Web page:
Gov. Scott Walker, R-Wis., took a deep dive into the divisive politics of abortion on Friday, signing a bill that would require women seeking an abortion to undergo an ultrasound and barring doctors without admitting privileges at local hospitals from performing abortions.
The bill, which takes effect Monday, will make Wisconsin the ninth state in the country to require women to receive an ultrasound procedure before an abortion.
Walker did not sign the bill in public. In a statement released Friday, according to The Associated Press, he said the measure "improves a woman's ability to make an informed choice that will protect her physical and mental health now and in the future."
Supporters of the bill have argued that more women would decide to carry a fetus to term if an ultrasound allowed them to see the unborn child. The law would force the technician administering the ultrasound to point out the fetus' visible organs and features.
Opponents have said that women shouldn't be compelled to undergo a medical procedure before deciding to terminate a pregnancy, arguing that the measure's true intent is to close as many abortion clinics in Wisconsin as possible by preventing doctors without admitting privileges at a local hospital from administering the procedure.
In a lawsuit filed just hours after Walker signed the bill into law, Planned Parenthood of Wisconsin and the American Civil Liberties Union called the measure unconstitutional and asked for a temporary restraining order blocking it.
Because most abortions do not entail complications that would require a hospital visit, the lawsuit contends, many abortion doctors do not have admitting privileges at a local hospital, which are typically available only to physicians who can provide a minimum number of annual patient referrals. As a result, several abortion clinics across Wisconsin would have to close up shop, opponents of the bill said.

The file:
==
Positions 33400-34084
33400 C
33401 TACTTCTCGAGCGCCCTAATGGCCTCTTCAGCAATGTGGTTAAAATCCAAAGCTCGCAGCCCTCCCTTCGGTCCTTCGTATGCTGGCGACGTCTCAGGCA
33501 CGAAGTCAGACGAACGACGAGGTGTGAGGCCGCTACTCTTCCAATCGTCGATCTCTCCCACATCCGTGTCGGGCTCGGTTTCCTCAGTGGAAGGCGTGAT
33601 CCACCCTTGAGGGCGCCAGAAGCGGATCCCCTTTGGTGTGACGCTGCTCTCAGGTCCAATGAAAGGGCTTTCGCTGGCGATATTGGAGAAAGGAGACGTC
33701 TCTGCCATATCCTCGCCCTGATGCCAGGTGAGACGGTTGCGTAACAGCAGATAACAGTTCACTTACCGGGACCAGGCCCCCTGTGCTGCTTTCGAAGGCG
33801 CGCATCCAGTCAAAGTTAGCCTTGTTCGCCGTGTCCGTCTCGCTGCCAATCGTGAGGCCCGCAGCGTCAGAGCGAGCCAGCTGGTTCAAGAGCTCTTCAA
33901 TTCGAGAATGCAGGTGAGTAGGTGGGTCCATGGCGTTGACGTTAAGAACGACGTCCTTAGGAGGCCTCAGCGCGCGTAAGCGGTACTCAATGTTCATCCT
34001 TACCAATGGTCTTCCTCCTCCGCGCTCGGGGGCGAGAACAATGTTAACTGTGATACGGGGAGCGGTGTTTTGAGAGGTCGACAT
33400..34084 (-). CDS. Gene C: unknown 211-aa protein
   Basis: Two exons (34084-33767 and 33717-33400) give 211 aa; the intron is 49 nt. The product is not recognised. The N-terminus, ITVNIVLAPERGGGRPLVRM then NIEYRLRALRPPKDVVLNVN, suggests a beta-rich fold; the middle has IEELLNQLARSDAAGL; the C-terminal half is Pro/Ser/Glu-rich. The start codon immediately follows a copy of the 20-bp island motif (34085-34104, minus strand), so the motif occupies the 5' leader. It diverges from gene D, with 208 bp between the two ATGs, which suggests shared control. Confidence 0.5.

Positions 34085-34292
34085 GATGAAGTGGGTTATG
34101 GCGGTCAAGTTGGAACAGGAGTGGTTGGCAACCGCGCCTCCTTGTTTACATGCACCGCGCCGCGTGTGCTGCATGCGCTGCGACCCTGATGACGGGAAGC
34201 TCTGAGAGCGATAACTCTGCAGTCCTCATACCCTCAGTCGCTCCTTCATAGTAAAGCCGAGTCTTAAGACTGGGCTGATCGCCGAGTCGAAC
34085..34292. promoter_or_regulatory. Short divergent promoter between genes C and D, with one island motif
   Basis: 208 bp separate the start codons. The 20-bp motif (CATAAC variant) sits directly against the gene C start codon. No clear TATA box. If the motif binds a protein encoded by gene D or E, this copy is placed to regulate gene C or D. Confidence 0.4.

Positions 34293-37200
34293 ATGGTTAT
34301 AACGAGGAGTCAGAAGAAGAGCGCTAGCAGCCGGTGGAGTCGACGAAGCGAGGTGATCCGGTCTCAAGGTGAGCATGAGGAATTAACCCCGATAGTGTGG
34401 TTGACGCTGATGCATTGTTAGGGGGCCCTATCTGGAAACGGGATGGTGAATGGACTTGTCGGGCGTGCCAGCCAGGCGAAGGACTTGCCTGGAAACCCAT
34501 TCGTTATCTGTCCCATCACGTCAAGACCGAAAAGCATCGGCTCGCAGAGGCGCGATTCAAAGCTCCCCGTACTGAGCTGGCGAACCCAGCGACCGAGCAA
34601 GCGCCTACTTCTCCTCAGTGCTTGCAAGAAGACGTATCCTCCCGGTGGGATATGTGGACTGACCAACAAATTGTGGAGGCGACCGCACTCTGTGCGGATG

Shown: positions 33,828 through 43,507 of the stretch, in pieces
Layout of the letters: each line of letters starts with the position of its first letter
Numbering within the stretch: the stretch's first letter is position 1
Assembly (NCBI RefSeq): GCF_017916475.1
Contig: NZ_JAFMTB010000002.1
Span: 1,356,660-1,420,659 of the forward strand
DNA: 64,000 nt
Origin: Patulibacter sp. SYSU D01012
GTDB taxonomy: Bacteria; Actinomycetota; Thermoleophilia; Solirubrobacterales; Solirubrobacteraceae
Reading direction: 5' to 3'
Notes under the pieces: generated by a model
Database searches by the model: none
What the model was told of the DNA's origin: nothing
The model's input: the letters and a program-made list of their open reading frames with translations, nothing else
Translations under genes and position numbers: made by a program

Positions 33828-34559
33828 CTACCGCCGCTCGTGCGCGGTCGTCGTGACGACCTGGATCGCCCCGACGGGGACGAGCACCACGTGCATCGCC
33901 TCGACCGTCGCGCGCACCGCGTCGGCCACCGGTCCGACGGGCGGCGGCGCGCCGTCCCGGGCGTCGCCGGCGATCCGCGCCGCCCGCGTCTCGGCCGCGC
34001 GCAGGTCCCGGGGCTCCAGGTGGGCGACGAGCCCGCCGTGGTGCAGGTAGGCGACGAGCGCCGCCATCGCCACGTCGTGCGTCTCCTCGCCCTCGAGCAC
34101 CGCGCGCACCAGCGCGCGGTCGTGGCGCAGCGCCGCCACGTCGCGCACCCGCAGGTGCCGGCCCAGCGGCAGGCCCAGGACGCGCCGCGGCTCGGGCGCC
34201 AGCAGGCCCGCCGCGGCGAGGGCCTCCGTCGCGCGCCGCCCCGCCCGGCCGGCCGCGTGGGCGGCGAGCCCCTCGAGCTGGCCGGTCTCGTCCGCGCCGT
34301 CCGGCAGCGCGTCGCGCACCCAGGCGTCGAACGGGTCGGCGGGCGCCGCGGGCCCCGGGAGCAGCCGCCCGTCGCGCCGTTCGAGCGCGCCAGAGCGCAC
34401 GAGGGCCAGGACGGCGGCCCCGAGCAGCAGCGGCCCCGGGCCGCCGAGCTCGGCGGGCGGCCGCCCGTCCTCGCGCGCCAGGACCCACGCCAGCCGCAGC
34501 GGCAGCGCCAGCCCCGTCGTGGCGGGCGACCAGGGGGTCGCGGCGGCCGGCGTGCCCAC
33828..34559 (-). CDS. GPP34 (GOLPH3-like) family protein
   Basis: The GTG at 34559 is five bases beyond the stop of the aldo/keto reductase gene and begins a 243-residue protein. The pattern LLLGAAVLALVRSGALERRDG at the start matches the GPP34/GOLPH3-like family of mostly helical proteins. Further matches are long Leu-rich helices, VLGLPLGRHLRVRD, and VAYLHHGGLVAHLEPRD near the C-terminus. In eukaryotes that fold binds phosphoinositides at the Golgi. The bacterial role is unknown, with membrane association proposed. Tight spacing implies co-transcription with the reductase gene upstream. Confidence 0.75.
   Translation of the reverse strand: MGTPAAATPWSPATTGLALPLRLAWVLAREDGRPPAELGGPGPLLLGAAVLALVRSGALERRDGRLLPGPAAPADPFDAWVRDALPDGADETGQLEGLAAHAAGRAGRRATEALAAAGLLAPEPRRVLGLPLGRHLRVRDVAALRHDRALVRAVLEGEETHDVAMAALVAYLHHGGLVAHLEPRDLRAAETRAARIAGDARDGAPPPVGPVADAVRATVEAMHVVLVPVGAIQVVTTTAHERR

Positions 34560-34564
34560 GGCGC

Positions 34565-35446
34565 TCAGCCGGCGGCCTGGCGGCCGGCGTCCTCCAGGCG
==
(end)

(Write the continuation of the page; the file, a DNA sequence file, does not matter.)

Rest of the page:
"What the Legislature has done is to set up a system where the ability to provide abortions is contingent on the decision of a private institution and that's unconstitutional," Lester Pines, an attorney for Planned Parenthood, told the AP.
Walker, a potential 2016 GOP presidential candidate, can count on the bill to burnish his reputation among social conservatives, but he's not the only prospective presidential contender wading into the fracas over abortion rights in recent weeks.
Last Sunday, Gov. John Kasich, R-Ohio, signed a budget containing language that would implement some of the same abortion restrictions signed by Walker, including a mandated ultrasound for women seeking the procedure and a requirement that abortion clinics have a transfer agreement with a local hospital.
According to the Columbus Dispatch, Kasich's budget would also eliminate federal funding for Planned Parenthood in Ohio by reprioritizing the disbursement of federal funds.
In Texas, Gov. Rick Perry is. In June, a bill banning abortions after 20 weeks of pregnancy died after state Sen. Wendy Davis, a Democrat, successfully filibustered the proposal until a special session of Texas' Legislature officially ended.
Perry and supporters of the 20-week abortion ban have promised to revisit the fight, and next week, with a second special legislative session already under way, legislators in the full Texas House will get the chance to do just that.
And in Washington, Sen. Marco Rubio, R-Fla., will take the lead on a similar proposal banning abortions after 20 weeks nationwide, a. A similar bill passed the House in June, but the Senate, led by Democrats, is unlikely to advance the measure.
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